At this rate, I’m going to go through all the graphic novels in the library before the month is out and then I’ll be forced to buy some from the comic store (who won’t hire me for some reason). Now, I’ve read one Eighth Doctor comic collection (The Glorious Dead) and I’ve skipped to the end, the very last of the Eighth Doctor’s strips from the pages of Doctor Who Magazine. As usual it’s beautiful stuff. My favourite story is “Bad Blood” written by Scott Gray and illustrated by Martin Geraghty. As the author asserts, Doctor Who has tried to do Westerns over the years—but never before has it come through so effectively, plus with a minimum of embarrassing stereotypes. The art is superb, with enough inks to have made Darwyn Cooke happy. As it focuses on the Lakota of South Dakota in 1875, the costumes are accurate, the Native Americans believable characters with believable dialogue rather than caricatures, and Sitting Bull makes a formidable ally for the Doctor. (There’s only one section that makes me wince, and that’s when the Doctor holds up his hand to Sitting Bull—aka Tanaka Yotanka—and says “How.” Oi, the Doctor’s not that stupid!)
The Doctor gets to wear a hat and some killer boots, but otherwise he fits in quite nicely, for obvious reasons! There’s always a tendency in Doctor Who to talk down native “superstition,” and while the Doctor is guilty of it to an extent, at least by the end he’s acknowledged that there is more than one way of looking at things. Custer makes an appearance, and he’s neither a monster nor a hero (though I learned that he was a teetotaller!). As if all this wasn’t enough to throw into a story, some cat-like creature named Jodafra (who’s apparently the Doctor’s nemesis) and a fish-like creature named Destrii who the Doctor met before, apparently. There are beautiful atmospherics caused by long, snowy scenes, and an ending I didn’t see coming. Excellent story.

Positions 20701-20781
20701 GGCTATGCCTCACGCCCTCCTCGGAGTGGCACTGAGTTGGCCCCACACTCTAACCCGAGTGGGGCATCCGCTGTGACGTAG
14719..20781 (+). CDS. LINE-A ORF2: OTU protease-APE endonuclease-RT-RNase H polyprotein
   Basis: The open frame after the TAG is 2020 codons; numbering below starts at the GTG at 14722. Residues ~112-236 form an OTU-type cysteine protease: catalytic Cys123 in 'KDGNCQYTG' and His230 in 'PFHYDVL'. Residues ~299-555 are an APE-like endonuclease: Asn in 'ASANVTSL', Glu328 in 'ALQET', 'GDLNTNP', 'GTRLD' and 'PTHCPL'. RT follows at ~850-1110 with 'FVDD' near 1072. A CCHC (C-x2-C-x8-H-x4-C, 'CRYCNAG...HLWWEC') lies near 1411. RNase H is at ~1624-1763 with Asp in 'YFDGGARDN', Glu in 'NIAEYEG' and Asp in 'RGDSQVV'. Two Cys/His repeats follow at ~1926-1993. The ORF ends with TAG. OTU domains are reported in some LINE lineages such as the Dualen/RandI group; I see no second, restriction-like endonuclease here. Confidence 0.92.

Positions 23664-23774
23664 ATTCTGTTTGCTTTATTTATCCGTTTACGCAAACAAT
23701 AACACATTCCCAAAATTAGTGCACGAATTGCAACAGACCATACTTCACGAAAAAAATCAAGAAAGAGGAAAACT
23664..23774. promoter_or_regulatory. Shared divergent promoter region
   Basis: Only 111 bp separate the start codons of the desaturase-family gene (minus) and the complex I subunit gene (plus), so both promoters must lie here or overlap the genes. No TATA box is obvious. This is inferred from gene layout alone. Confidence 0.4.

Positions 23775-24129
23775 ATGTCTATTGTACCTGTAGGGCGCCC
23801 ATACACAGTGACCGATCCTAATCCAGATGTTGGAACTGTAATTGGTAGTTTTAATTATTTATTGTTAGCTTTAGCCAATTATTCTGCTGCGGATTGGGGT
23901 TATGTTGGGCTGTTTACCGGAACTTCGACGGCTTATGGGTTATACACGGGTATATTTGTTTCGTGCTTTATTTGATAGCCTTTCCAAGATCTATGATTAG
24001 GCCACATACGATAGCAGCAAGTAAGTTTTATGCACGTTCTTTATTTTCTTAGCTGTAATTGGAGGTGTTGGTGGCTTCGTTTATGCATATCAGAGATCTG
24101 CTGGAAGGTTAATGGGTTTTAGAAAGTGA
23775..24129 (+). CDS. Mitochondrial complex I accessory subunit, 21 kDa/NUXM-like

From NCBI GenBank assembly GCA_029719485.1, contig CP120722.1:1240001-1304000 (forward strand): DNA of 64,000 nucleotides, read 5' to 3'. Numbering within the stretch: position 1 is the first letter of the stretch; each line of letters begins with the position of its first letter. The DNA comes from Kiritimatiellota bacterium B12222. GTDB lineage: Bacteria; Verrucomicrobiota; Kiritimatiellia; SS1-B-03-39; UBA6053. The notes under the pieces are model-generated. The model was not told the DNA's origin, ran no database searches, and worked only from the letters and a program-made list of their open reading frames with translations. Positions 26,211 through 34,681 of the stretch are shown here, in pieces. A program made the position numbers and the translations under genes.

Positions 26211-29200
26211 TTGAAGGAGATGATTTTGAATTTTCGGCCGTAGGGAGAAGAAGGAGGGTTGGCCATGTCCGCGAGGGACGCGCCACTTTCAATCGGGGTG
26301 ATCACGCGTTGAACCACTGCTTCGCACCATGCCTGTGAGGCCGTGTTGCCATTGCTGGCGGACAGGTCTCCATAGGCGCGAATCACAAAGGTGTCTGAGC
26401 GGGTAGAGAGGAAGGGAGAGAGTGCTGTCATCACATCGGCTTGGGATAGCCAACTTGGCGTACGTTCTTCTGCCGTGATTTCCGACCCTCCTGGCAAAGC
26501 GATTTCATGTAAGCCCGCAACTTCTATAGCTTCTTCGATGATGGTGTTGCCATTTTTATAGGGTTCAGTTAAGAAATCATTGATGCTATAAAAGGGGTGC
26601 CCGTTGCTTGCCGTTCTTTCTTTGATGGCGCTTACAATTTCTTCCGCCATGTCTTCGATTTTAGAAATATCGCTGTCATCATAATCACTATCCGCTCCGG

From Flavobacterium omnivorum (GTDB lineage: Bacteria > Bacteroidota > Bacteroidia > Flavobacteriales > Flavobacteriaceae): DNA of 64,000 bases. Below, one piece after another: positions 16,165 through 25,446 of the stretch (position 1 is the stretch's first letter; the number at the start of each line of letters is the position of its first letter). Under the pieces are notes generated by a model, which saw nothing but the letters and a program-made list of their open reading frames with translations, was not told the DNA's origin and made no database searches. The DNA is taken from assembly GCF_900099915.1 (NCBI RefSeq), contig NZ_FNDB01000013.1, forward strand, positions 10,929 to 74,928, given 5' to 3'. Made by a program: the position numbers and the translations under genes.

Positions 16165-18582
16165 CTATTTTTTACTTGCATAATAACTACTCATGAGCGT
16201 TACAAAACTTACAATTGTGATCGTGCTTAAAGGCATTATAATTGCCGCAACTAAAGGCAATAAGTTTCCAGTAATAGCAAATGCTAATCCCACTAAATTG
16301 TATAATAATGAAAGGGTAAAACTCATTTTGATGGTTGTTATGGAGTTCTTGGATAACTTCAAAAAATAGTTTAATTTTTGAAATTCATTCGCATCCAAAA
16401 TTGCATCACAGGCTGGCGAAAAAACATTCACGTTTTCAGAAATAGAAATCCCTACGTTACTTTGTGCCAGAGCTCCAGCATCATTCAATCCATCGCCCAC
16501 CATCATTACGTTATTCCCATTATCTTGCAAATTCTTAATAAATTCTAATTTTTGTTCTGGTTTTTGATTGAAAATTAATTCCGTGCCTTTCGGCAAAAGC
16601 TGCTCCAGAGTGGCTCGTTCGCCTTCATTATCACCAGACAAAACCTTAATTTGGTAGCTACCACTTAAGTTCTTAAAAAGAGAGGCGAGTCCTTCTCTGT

“Where Nobody Knows Your Name” is sweet story to kick off the volume, written, again, by Scott Gray, and with wonderfully distinctive art by the accomplished Roger Langridge (who draws the Eighth Doctor so winningly). I could hear Paul McGann’s voice as soon as his Doctor started processing dialogue bubbles (and that’s a good thing, of course!). The story is sweet, warm, and life-affirming, despite the Doctor having just lost Izzy (“It’s a terrible shame when you lose someone special, isn’t it? When they die . . . When they leave . . . When they change”). It ends with the Doctor regaining his confidence with the unwitting help of . . . Frobisher! Neither of them recognize each other, but it’s a lovely idea.
I guess it’s high time Doctor Who did something in the realm of football, though Gareth Roberts is the last person I’d expect to be writing about it! (How many Doctor Who fans are football fans, I wonder?) “The Nightmare Game” is also an homage to the north in the ‘70s (much as Life on Mars would later be). It’s very funny, features a kid named Billy who keeps thinking the Doctor should pump the aliens full of lead, and gives the Doctor the chance to complain about socks and drive a bus. Mike Collins is all about the epic art, which is quite suited to this story. And his drawings of Eight are just gorgeous, rowr. (But why did he dispense with the cravat and Belle Époque costume?) The Doctor tries to convince his alien captors that he’s a chef who travels the Earth looking for recipes!